SAN BRUNO, California — YouTube is ready for its close-up, Mr. DeMille.
Google’s streaming-video arm launched a complete site overhaul on Thursday, setting its sights squarely on reshaping the media landscape.
The central focus of the redesign rests mainly on the idea of the channel, a concept we’ve known since the birth of the television. Until now, Google concedes, YouTube viewers haven’t seen the site as a destination for a channel filled with content, but rather a series of ‘one-off’ videos on the web.
Google wants the YouTube audience to become a destination site for media. Instead of a grid of one-offs, the redesigned front page features a feed running down the center of the site, which displays the top channels in a user’s stream. Every feed will look different, with selected channels based on YouTube recommendations and sitewide viewing trends, what a user’s friends are sharing on Facebook, Twitter and Google+, as well as those channels specifically chosen by the viewers themselves.
“We’re trying to make everyone an effective programmer on YouTube,” said A.J. Crane, product manager at YouTube.
The site’s redesign, then, serves to enhance discovery of content for users, many of whom find it difficult to navigate the millions of videos hosted on the site.
The redesign comes in the midst of an entire aesthetic sea change for Google’s internet properties, which began with the mid-summer launch of Google+, the search company’s most earnest attempt at creating a social network to rival Facebook. With Google+, the company rolled out an entirely new integrated interface, incorporating a bar that spans many of Google’s properties.
Since that time, the company has steadily moved forward in redesigning its other web products, including its Gmail service, Google Reader, and most recently, another version of the so-called ‘Google Bar.’ YouTube’s revamp is the next step in that progression.
Importantly, the new look isn’t just tailored to the consumer crowd. The launch is also an appeal to content creators, both small and large. Especially the large.
Partner content providers can customize their individual channels to display media in whatever order makes sense. So for instance, HBO may choose to offer clips of Boardwalk Empire organized by season, while Comedy Central’s Daily Show might opt for a feed of shows in reverse chronological order.
Appealing to the major industry players is in line with YouTube’s recent activity, beefing up the site’s premium, professionally produced content. Aiming to move beyond just LOLcat videos and double rainbow enthusiasts, YouTube announced last month it would begin building out a network of content providers who — like a network — would produce original videos across multiple categories like comedy, sports, music and the like.
Further, YouTube inked a major content deal with Disney in November, bringing co-branded original content to Google’s streaming media service.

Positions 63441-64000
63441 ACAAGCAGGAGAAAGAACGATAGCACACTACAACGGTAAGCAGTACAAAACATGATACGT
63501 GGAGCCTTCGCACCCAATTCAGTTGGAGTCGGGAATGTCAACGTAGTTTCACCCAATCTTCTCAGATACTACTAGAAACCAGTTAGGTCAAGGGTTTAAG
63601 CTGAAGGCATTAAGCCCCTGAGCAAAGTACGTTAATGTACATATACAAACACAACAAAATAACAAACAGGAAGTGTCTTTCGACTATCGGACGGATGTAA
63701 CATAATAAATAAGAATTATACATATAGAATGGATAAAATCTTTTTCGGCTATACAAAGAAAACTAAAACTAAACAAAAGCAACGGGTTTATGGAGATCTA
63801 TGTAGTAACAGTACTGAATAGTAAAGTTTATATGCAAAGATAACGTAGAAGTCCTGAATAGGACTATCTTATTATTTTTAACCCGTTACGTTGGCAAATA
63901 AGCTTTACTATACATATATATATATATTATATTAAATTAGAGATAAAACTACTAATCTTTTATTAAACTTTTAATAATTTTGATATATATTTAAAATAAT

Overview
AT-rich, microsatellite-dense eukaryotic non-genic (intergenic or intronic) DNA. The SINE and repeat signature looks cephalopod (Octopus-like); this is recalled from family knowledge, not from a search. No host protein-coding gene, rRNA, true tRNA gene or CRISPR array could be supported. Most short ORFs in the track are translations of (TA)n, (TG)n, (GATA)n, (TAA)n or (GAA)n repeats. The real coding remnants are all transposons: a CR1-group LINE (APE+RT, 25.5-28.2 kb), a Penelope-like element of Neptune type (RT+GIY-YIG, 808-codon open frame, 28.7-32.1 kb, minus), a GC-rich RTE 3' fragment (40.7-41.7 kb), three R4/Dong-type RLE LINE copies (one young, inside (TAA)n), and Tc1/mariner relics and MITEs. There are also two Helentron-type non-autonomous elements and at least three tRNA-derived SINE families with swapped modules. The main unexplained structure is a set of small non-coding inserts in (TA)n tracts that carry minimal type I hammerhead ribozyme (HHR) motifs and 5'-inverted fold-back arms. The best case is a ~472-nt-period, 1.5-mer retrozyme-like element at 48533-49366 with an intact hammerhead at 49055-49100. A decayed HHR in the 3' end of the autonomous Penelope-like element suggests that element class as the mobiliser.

So the site’s redesign, then, brings more eyes to relevant content, which in turn attracts more content partners. More eyes, after all, means more potential for customers to visit partner sites.
“On the ads team, we can help fuel the growth of these content creators if we get these channels right,” said Lane Shackleton, a product manager at YouTube.
Google isn’t stopping at aesthetics. In the near future, YouTube will roll out its new Xbox application for the first time. Similar to the desktop site, the app surfaces the top channels based on viewing trends and personal preferences. It seems much like the Google TV YouTube application, though Xbox’s massive market penetration could bring the YouTube app to millions of potential new users who aren’t using Google TV.
The new Xbox app is in line with Google’s theme of media convergence, stretching YouTube’s reach across multiple devices outside of strictly the desktop.
“In a few years when you say video, people will assume that you mean video across all devices,” said Shishir Mehrotra, VP of product development at YouTube.
Google’s efforts to step up its YouTube presence on other properties, such as web-connected devices, has been some time coming. The company released the second version of its Google TV product in October, vastly improving the YouTube experience on the set-top box. A far cry from the first version of Google TV, the company optimized its YouTube app for the new release, leveraging a number of the software optimization tweaks used in bringing YouTube access to mobile devices. As a result, switching back and forth between YouTube and other content feels like flipping through channels on a television set.
“We want to marry the best of TV and the best of what’s online,” said Shishir Mehrotra, VP of product development at YouTube.
Though the current redesign initiative is aimed mostly at peripheral connected devices and set-top boxes, the future of YouTube on mobile isn’t far off.
“I’m most excited about what we can do with tablets,” said Shiva Rajaraman, product manager at YouTube. “The tablet environment just seems so natural for viewing video.”
Photos courtesy of Google